But it's the last one I want to talk about in today's post.

Every gamer I know has tons of notes, adventures, campaigns, and yes even games half written or completely so tucked away in notebooks, file cabinets and digital folders just sleeping. I would dare say for every official supplement published there are a hundred or more that are not.And by an large I think we would all agree it's a good idea that they continue slumbering away in their cold and dusty homes. The market is flooded enough already with every Tom, Dick and Harry's version of the best game ever, a cool variation, another kick a** supplement or what have you for easy consumption. A good portion of them are even free for nothing more than a click and some file space. Drive Thru RPG, RPG Now and others are popping up all the time, offering scads and scads of new material all the time. Is this a good thing?

Well, I don't know. You may be surprised to hear me say that, but I'm not sure it's good for the hobby and I'm not sure it's bad. Really I'm not. What I am somewhat satisfied with is that there is at least an opportunity at professionalism. What do I mean by that?

Recently I finished my masters degree. It was the first time I had to write something to the standard of professional acceptability required by the academic community. It had to be critiques, edited, re-edited, reviewed, analyzed and critiqued again. I spent almost two years to complete it. Granted it took a year to do my research, but my point is, it was not a quick process. And the experience gave me several things, not the least of which was a newfound respect for academic writing. Because even once you have it to a level of acceptability from the academic establishment at your college, you then release it into the academic world generally with your name attached to it. All the world can now view it with all its warts and blemishes, despite how much time you spent scrubbing them away. I also realized how important and critical honesty and transparency is.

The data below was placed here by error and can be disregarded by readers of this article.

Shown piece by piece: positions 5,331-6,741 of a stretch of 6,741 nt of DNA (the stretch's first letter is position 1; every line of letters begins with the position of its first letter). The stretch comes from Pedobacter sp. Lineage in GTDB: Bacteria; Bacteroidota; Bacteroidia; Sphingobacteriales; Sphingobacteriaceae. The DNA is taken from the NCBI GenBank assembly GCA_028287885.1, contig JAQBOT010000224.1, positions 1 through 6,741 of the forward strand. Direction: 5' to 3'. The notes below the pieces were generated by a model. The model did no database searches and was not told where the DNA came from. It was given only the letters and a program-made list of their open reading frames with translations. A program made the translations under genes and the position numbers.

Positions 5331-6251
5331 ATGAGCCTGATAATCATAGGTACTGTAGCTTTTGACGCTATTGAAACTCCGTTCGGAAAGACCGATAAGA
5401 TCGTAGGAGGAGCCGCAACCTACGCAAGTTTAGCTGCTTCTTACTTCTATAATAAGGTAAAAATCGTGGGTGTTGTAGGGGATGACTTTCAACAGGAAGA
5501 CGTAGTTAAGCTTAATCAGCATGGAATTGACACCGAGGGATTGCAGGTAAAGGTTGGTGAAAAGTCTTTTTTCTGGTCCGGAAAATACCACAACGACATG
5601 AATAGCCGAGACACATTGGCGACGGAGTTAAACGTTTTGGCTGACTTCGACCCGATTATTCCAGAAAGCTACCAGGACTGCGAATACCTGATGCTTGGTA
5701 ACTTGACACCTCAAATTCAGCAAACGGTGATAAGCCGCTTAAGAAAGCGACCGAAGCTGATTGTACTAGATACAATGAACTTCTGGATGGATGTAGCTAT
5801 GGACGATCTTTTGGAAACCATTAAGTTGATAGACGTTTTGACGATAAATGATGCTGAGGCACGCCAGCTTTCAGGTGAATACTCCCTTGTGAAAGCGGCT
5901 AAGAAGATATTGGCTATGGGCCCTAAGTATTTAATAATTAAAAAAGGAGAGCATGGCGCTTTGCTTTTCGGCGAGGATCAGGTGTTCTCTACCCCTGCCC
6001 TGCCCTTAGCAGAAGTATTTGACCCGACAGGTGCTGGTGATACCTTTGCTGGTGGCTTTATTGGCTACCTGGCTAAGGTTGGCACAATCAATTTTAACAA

All that being said, it does not qualify me to write a game. I'm not even sure it qualifies me to critique a game from anything more than an amateur status. So what does all this have to do with gaming? Well, the huge open source market that now saturates the gaming community may be good for gamers and gaming for more reasons than I had previously realized. If I am so ready to get up and shout about what a game is or isn't--what the hell do I know about it? I can cast stones or throw flowers at WoTC or Gary Gygax or other gamers and game designers all I want, but really, what the hell do I know?